Mark Letestu, right, battles for the puck with Canadiens Ryan O'Byrne.
By Dave Molinari Pittsburgh Post-Gazette
MONTREAL -- Mark Letestu never heard of Dave Michayluk.
Has no idea who Jock Callander is.
Would not recognize Mike Needham if the guy was wearing a name tag.
Which is probably as it should be.
After all, Letestu -- who made his NHL playoff debut Tuesday in the Penguins' 2-0 victory against Montreal at the Bell Centre -- was 7 years old in the spring of 1992, when those three moved from minor-league obscurity to significant roles in the Stanley Cup playoffs.
And ended up with their names on the Cup to show for it.
OK, it's not as if Michayluk, Callander or Needham stole votes from Mario Lemieux when the balloting for Conn Smythe Trophy was conducted that year, but all made meaningful contributions when a run of injuries caused some serious personnel problems for the Penguins.
Game: Penguins at Montreal Canadiens, 7:15 today, Bell Centre.
Series: Penguins, 2-1.
TV, radio: Versus, WXDX-FM (105.9).
Probable goaltenders: Marc-Andre Fleury for Penguins. Jaroslav Halak for Canadiens.
Penguins: Have won nine of past 12 away playoff games. ... D Brooks Orpik tops playoffs with 40 hits. ... Are 4-1 in these playoffs when D Jay McKee dresses.
Canadiens: Have been outscored, 16-8, while losing three of four home playoff games this spring. ... D Hal Gill has league-high 41 blocked shots. ... Have scored two goals in each of first, second and third periods during this series.
Of note: Penguins have gotten goals from nine players in this series, Montreal three.
Much as Letestu did in Game 3 against the Canadiens, and as the Penguins will expect him to do again if he's in the lineup for Game 4 at 7:15 p.m. today at the Bell Centre.
Letestu filled in for injured center Jordan Staal on the third line with Matt Cooke and Tyler Kennedy on his wings. He played 12 minutes, 42 seconds, recording two shots and two hits, and never looked the least bit out of place.
"He was good with the puck, good defensively and gave us a solid game," Penguins coach Dan Bylsma said Wednesday.
Letestu is part of the team's playoff taxi squad, just as Michayluk, Callander and Needham were 18 years ago, after being summoned from the Penguins' International Hockey League team in Muskegon, Mich.
He played 10 games in the NHL this season, scoring one goal, to go along with 24 goals and 37 assists in 73 games for the Baby Penguins. His current teammates and coaches saw enough of him this winter to have a good idea of what to expect when he dressed for Game 3.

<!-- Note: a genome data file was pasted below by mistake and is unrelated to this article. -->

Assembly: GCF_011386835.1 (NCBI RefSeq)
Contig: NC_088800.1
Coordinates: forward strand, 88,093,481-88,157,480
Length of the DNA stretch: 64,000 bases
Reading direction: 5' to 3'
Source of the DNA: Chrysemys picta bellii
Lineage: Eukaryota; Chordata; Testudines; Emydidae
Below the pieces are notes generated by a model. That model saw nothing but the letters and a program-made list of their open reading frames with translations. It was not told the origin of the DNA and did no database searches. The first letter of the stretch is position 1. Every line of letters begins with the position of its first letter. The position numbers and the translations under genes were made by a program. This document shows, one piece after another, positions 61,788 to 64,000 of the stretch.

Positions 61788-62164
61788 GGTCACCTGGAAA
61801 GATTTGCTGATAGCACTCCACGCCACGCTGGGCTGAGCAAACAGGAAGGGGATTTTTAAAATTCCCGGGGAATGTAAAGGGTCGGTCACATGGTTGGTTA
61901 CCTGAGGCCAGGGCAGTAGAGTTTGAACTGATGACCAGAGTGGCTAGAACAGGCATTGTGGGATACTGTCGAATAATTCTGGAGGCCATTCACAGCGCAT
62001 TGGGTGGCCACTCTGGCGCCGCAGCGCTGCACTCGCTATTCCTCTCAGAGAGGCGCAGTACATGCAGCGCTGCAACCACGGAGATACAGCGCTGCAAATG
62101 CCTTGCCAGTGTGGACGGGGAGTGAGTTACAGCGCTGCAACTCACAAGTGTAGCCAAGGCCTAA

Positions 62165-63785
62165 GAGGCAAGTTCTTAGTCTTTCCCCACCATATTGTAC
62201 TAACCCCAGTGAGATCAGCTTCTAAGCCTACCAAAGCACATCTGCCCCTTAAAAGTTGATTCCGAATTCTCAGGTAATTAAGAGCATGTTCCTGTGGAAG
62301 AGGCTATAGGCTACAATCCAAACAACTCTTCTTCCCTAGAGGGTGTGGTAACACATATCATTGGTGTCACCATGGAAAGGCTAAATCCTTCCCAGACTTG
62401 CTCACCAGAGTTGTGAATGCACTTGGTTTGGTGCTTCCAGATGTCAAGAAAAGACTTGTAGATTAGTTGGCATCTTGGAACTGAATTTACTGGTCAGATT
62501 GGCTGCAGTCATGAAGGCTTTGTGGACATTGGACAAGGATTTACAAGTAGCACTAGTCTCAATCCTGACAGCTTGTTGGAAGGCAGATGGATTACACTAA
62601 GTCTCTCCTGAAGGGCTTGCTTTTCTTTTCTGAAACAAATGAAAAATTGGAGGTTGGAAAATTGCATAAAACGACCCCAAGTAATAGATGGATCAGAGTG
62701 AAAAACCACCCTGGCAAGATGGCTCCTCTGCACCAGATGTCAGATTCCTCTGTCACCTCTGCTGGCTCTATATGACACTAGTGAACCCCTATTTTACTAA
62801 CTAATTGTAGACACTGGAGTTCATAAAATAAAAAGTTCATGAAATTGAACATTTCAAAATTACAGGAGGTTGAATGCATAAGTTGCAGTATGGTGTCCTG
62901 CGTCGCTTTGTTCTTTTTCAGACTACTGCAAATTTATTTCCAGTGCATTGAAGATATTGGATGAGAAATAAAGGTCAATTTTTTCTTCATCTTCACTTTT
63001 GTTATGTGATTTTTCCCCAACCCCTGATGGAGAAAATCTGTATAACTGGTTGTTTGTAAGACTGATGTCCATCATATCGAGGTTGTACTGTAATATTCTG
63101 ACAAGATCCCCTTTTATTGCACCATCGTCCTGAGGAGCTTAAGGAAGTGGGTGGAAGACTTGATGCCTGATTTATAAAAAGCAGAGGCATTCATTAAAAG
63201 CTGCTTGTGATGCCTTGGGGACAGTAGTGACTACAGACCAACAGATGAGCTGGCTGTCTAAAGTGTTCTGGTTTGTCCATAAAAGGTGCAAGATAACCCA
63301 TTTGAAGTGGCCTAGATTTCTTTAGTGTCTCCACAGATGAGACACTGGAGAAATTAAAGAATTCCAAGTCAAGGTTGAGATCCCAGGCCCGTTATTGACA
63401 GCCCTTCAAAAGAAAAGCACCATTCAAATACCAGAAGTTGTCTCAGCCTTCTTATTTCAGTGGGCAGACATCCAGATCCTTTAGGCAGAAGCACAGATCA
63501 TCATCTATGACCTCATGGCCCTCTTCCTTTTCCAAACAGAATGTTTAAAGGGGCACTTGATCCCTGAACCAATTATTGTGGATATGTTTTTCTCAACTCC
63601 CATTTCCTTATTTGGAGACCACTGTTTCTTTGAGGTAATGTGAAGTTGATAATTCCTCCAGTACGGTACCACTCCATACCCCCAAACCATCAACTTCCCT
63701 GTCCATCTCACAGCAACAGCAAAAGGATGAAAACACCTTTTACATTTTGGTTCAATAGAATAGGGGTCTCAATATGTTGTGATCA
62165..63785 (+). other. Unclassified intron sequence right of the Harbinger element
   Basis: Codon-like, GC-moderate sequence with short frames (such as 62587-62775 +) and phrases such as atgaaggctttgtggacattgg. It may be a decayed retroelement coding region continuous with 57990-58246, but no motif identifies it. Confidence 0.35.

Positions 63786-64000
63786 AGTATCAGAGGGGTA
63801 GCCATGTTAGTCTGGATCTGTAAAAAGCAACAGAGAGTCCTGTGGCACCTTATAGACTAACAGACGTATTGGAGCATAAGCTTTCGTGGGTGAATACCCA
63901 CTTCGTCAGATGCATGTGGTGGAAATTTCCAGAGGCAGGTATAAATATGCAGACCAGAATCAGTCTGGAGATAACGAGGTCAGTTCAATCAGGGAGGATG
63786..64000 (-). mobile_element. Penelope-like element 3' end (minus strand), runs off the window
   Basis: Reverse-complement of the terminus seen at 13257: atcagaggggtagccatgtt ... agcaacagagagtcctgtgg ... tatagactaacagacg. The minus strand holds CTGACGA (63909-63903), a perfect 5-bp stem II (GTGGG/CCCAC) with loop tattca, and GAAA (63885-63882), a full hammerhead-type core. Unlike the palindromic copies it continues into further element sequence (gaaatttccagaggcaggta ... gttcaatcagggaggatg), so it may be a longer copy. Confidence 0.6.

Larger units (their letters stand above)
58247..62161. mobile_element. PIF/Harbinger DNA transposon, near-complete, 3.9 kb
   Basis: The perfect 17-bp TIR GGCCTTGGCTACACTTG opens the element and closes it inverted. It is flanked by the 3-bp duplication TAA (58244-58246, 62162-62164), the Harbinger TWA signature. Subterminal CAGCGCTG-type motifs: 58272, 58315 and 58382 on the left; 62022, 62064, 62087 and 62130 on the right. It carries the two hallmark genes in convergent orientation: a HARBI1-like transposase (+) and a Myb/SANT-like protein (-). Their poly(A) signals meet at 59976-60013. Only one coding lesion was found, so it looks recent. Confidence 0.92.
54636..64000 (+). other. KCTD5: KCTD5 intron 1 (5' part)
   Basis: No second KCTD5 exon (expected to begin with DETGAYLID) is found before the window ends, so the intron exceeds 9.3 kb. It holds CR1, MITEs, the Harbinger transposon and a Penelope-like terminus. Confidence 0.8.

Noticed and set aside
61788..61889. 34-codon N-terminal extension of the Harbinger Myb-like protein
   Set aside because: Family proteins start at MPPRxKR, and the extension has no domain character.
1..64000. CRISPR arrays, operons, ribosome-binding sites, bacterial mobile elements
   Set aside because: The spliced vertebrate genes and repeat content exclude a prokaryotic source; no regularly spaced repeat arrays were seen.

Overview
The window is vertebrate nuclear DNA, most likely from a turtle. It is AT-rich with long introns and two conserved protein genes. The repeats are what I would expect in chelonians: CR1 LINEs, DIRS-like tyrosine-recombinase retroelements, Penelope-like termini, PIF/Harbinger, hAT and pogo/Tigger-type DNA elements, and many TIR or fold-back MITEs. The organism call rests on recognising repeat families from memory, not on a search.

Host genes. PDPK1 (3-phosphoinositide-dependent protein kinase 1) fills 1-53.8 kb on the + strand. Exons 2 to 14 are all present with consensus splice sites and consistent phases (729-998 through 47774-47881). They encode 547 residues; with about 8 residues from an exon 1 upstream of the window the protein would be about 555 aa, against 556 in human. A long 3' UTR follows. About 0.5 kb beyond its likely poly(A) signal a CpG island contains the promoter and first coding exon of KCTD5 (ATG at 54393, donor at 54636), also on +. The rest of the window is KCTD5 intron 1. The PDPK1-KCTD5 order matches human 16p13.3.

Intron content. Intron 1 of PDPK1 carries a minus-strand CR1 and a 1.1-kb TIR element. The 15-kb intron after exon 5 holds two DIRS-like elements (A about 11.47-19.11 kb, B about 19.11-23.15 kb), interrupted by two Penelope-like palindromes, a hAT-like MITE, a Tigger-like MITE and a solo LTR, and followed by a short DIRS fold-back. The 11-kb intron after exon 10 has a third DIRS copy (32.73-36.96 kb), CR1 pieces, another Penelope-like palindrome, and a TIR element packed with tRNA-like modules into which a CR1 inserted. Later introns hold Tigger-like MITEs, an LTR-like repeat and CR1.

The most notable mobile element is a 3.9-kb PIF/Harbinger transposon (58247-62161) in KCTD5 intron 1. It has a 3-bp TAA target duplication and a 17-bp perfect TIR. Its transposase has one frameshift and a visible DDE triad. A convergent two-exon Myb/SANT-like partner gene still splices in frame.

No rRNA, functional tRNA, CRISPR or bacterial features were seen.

"He did a good job when he came up in the regular season," Cooke said. "He was very reliable, very responsible and he makes good plays with the puck."
That also would be a fair assessment of how he performed Tuesday.
Letestu, a Canadiens fan while growing up in Saskatchewan, admitted to some early nerves -- "It was like playing the first game again," he said -- but they never showed in his play. He looked composed and clear-headed every time he went over the boards.
"Everyone's going to be a little nervous for a game," Kennedy said. "But he handled it well."
And Letestu did it from the earliest minutes of the game, when a bad decision or adrenaline-fueled blunder could have earned him a seat at the distant end of the bench.
"Watching him the first couple of shifts to see where he was at gave me confidence with his play to keep putting him in there and keep putting him [certain] situations," Bylsma said.
Michayluk, Callander and Needham earned the same kind of confidence from coach Scott Bowman in 1992. Their combined stats -- three goals and four assists in 24 man-games -- were relatively modest, but they gave the Penguins quality minutes at a time when they were desperately needed.
And so it is with Letestu, who might well find himself back in street clothes when Staal, or even right winger Bill Guerin, is ready to return. But for as long as he's in the lineup, his Game 3 linemates won't not mind sharing the ice with him.
"I'm used to [Staal]," Cooke said, "but Mark came in and did a good job."
There were some adjustments necessary, of course. Letestu is not as big as Staal, and he's a right-handed shot, while Staal is a lefty, which can affect any number of things.
It was apparent in Game 3, however, that none of those complications were too large to overcome nor should they prevent the line from being effective with Letestu as part of it.
"Those guys are easy to play with," Letestu said. "They're hard workers who know where to be on the ice and they're always talking to me.
"It was a real easy set of guys to play with. Who knows what happens for the next game, but I'd be glad to play with those guys again."